HIV Treatment Works, But Only If You Let It
Prevention & Treatment Though access to testing and treatment has improved, far too many people living with HIV are still not getting the care and treatment they need. Here’s how to change that.
More than 1.1 million people are living with HIV in the United States, and roughly half have the virus under control. People who control HIV through treatment – called viral suppression – live longer, healthier lives. For a person to achieve viral suppression, several steps must be completed, including diagnosis, getting in HIV care and staying in HIV care.
Taking proactive steps
If you’ve been diagnosed with HIV, the most important next step is to get into medical care. Taking medicine to treat HIV slows the progression of the virus and helps protect your immune system.
“Taking my medicine has become just as natural as breathing,” says Ryan, a participant in CDC’s “HIV Treatment Works” campaign. He was diagnosed with HIV in 2014, but didn’t let barriers like stigma or discrimination prevent him from getting in medical care after his diagnosis. “Stigma prevents people from wanting to stay in care because they don’t want to be judged,” notes Ryan. “You can’t beat HIV without treating it. Treatment is the most important part of HIV care.”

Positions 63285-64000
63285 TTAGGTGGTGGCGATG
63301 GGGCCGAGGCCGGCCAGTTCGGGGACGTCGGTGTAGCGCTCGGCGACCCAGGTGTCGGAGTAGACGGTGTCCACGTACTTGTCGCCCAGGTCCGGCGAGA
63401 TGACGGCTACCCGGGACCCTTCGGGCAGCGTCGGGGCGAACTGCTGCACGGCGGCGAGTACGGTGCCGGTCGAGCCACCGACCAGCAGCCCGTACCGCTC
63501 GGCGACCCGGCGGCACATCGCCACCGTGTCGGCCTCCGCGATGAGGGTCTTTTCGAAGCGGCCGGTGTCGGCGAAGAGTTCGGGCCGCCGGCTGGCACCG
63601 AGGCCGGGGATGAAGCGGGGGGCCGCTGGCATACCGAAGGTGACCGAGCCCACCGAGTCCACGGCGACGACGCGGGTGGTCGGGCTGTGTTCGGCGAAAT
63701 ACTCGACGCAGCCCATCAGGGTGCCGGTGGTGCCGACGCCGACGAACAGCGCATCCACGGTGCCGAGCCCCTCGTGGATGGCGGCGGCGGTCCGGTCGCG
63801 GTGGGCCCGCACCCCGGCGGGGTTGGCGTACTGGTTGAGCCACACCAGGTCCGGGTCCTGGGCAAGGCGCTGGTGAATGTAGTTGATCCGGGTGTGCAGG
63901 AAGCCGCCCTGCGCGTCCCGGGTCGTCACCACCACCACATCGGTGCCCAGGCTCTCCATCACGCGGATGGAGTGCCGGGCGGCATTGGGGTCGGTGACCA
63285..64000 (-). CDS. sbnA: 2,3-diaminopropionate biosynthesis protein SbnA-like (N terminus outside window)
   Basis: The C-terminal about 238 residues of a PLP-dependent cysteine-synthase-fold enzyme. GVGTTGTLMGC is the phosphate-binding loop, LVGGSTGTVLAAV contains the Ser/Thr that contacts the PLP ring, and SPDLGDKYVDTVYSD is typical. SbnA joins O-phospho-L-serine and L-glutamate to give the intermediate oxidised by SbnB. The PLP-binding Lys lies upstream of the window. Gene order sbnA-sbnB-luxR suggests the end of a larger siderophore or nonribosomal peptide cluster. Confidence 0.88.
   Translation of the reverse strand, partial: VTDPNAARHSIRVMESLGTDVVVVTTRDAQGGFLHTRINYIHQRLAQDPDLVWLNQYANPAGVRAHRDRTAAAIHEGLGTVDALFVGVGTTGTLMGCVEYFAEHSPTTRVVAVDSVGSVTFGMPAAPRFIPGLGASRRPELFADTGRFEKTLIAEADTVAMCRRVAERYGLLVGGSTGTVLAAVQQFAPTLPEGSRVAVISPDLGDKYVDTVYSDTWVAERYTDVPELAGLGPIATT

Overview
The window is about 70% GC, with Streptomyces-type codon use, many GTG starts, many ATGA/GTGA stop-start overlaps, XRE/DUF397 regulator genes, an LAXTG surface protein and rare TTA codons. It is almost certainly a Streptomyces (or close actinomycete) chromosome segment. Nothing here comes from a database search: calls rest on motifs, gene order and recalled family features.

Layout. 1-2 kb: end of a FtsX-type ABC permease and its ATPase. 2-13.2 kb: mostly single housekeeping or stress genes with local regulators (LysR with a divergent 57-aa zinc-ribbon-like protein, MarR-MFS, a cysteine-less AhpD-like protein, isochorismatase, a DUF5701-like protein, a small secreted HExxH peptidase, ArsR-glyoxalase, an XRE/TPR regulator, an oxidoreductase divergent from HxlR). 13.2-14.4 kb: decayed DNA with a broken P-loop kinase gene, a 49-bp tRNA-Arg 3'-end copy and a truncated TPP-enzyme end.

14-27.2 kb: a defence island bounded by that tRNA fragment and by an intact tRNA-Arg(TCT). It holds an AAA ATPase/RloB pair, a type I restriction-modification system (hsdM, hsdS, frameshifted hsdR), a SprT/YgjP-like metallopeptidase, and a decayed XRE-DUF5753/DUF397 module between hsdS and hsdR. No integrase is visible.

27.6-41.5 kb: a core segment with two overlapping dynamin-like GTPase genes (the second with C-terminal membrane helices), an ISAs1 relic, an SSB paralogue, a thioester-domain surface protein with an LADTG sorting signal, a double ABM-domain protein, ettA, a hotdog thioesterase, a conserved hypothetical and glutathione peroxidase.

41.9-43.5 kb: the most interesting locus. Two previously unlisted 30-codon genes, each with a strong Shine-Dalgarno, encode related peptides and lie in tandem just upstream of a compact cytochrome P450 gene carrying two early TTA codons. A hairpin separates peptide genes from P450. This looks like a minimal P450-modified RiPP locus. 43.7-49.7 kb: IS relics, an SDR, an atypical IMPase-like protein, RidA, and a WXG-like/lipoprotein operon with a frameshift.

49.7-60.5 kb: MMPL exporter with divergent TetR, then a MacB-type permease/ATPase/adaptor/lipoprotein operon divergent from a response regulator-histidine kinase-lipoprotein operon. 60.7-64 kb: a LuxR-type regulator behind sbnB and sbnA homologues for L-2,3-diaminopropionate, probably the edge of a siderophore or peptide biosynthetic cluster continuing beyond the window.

“Don’t let HIV discourage you from loving, being and taking care of yourself.”
Getting medical care and staying on treatment can keep you healthy and help protect others. If you’re taking medicine to treat HIV, visit your health care provider regularly and always take your medicine as directed to keep your viral load suppressed. “I was undetectable by my next doctor’s visit,” said Ryan. “When I saw the numbers, I was really encouraged.” A person living with HIV who becomes and remains virally suppressed can stay healthy and has effectively no risk of sexually transmitting HIV.
Live longer and live better
Thanks to better care and treatment, people living with HIV not only live longer, but also live well. Getting in care and on treatment will help you learn more about HIV and make decisions to take care of your health. “There are resources out there,” said Ryan. Health departments, community-based organizations, and other partners can link you to care. Being aware of your overall health can help you manage your HIV and improve your well-being. “Take responsibility for HIV,” Ryan continued. “Don’t let HIV discourage you from loving, being and taking care of yourself.”